Don't Fight The Fed: Exploit It
There's an old saying on Wall Street: Don't fight the Fed. In other words, if the Fed is raising interest rates to slow the economy, it will, by making borrowing more expensive until it gets so dear that no one wants to borrow any more. It makes no economic sense to borrow if an investment returns 10% and it costs 20% to borrow the money to make the investment. In that environment, at the end of the interest rate cycle, investors know that returns will narrow as the expansion has reached its natural conclusion. In other words, the market will be going lower so get out of interest sensitive stocks.
On the other hand, when the Fed decides to lower rates, it's to encourage borrowing and expand the economy. That's been the theory until about 3 years ago when loosening started and nothing good happened. Then the Fed loosened some more. And more. And more again. Until we are now at almost zero rates to borrow for overnight funds and the 10 year note is selling for less than 2%. We're awash in money. But nobody's borrowing. That's because there's no economic expansion that makes borrowing worth doing. Or the fact that banks need to have more capital and are being stingy with the money they have. Or the fact that housing prices are only going lower, making them a bad investment for the moment, no matter how low mortgages are (less than 4%).
So what's an investor to do? Look at the Fed. For the first time in memory, the Fed has tipped its hand as to what it will do: nothing. It won't raise rates (they can't go down as they can't get lower) until 2013 at the earliest. That means investors don't have to try to guess where rates will go for at least a year. It also means that any industry that borrows money and lends will have very low costs. What are those industries?
Start with banks. Sure, they've been beat up for years, but 2012 could be a break out year. Most of the large banks (BAC, C, WFC, JPM) want to begin or increase their dividend. Once the regulators finish with a capital structure plan and banks know what capital they have to work with, these large banks will most likely have a revival as the worst news seems to be baked in at current prices. They can start a dividend or increase it. Yes, they still have real estate on their books from defaulted borrowers, but these will be cleaned up over the next year. And they have to mark these to market so they won't affect forward earnings unless the real estate market goes much lower or they take in a lot more defaulted homes. Banks should have a good year if they're allowed to pay dividends.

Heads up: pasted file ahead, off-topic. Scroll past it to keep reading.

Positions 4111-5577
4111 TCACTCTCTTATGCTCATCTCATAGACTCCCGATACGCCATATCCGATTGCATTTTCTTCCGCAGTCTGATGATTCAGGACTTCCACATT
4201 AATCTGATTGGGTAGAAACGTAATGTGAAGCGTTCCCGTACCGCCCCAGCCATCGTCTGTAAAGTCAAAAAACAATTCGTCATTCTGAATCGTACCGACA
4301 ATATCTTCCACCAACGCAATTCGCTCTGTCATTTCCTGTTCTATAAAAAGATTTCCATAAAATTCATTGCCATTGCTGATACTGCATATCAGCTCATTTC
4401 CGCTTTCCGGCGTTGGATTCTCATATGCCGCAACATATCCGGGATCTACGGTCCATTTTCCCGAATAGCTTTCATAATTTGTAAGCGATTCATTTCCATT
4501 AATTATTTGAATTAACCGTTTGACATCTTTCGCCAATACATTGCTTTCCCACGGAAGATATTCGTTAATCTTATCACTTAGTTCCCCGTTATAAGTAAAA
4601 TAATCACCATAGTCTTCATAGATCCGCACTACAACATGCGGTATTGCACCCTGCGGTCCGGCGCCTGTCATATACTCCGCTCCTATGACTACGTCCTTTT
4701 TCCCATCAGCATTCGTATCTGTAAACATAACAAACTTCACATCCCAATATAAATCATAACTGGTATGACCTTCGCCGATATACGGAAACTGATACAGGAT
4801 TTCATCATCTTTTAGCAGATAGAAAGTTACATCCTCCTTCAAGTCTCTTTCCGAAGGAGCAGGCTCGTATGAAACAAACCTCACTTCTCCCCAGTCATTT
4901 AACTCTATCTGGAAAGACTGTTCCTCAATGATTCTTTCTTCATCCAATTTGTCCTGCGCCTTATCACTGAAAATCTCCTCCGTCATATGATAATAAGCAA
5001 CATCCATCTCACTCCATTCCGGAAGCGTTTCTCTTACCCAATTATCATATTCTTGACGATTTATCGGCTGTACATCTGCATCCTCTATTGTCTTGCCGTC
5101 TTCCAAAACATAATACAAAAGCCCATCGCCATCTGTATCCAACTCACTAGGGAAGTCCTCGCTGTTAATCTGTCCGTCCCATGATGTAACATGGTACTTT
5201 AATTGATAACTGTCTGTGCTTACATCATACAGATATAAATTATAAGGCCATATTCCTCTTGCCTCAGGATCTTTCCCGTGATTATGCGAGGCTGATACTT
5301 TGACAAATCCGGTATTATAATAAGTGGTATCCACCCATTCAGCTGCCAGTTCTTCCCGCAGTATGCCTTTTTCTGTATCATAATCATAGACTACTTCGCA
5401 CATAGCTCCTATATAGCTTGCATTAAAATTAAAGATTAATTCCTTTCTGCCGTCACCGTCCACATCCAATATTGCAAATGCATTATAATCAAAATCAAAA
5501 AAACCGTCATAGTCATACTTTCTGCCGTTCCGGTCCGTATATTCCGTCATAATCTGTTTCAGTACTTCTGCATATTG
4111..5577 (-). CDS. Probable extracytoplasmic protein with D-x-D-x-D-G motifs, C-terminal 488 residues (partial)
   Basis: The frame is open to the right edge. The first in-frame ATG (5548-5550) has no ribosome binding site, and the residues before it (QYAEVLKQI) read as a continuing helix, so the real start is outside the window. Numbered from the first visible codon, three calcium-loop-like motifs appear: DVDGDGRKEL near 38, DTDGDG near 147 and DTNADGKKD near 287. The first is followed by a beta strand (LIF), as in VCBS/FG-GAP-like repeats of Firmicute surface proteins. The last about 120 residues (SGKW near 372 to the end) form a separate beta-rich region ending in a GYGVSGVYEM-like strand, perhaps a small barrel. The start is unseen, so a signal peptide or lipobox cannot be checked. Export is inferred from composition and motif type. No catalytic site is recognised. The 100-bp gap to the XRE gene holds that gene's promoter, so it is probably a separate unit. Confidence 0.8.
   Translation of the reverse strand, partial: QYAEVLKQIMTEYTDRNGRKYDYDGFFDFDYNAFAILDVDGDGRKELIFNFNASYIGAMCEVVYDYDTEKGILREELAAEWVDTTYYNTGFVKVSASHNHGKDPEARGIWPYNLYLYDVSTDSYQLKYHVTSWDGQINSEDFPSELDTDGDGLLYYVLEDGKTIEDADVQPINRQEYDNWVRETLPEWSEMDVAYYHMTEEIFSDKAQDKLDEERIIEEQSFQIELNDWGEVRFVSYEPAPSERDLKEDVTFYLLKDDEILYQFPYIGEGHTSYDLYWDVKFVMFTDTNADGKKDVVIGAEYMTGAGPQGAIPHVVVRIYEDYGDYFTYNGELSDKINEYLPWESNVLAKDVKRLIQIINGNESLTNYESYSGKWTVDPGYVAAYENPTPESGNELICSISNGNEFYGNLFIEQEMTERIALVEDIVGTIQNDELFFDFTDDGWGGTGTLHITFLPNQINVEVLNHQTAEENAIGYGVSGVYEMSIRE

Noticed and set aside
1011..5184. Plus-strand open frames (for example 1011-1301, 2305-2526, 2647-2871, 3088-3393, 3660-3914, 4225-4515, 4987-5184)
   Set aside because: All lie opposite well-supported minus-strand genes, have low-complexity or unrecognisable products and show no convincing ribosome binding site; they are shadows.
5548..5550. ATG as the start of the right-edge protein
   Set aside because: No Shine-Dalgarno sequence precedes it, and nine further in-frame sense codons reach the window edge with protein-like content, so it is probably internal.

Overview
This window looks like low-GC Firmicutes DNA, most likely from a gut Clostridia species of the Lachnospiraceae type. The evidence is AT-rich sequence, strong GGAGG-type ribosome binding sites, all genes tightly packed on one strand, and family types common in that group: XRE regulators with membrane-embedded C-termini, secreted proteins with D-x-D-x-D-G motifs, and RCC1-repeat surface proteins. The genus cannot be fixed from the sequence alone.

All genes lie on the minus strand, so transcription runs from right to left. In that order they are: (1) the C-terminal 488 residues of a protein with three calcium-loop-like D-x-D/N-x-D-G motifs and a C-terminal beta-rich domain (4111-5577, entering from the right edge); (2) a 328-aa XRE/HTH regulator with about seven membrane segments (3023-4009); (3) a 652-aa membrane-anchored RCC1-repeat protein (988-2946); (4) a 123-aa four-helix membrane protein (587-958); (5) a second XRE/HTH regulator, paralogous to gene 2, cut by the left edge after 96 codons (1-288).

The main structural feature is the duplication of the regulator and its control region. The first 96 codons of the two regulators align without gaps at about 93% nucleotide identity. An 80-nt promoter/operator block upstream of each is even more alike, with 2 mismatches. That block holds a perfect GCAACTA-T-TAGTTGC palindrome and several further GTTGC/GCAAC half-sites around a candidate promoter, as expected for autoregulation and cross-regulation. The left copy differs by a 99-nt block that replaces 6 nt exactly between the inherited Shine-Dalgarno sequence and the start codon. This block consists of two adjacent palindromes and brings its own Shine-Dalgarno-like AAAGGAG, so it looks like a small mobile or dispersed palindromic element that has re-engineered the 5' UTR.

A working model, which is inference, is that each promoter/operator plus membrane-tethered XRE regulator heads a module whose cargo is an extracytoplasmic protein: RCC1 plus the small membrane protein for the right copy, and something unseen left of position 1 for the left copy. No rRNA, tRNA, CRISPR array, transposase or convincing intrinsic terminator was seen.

Another sector is Real Estate Investment Trusts (REIT's). They have to pay out at least 90% of their earnings to maintain tax benefits. They borrow at market rates and buy mortgages (residential, commercial and apartment....read carefully how any REIT invests so you don't get any surprises). When they can borrow at current rates and know that rates won't go higher, they will maintain their spreads for at least the next year. That means current spreads should prevail unless new mortgages are much lower and spreads between where they borrow and where they lend narrow. But that doesn't seem too likely as most lending institutions can't afford to make mortgages at much lower levels because they have fixed costs that won't be covered. That means current yields on REITs should last for at least this year.
Another important note about residential (home) mortgages REITs: there are agency buyers and non-agency buyers. The agency buyers have Fannie Mae and Freddie Mac mortgages, ones that are backed by agencies that are sponsored by the federal government (known as government sponsored enterprises or GSE...this does not mean it is government backed, like a Ginnie Mae (government national mortgage association)). Many investors like the level of comfort the GSE provide, and the REITs specializing in them will usually yield less than the non-agency (without any government associated programs). Some of the current high-yielding REIT's are: CIM (16.7%), NLY (14.3%), AGNC (19.9%), TWO (17.1%), ARR (18.9%). (I own NLY, TWO and ARR. For more stock ideas, see our income column at www.theonlineinvestor.com)
When you see yields like these, they don't come without great risk attached. So invest accordingly. Don't buy too much of one and buy several. To balance these high returns, also add some utilities and drug stocks that have safer but lower dividend yields.
Take advantage of the Fed. It's stated what it will do for the next year (unless there's suddenly a fast and furious rebound in the economy...it will have to raise rates if that happens). You can buy certain interest sensitive stocks now with the benefit of a most likely scenario: rates won't be changing much this year. That translates into high yields that should be maintained as the cost of borrowing stays low.
- Ted Allrich
January 3, 2012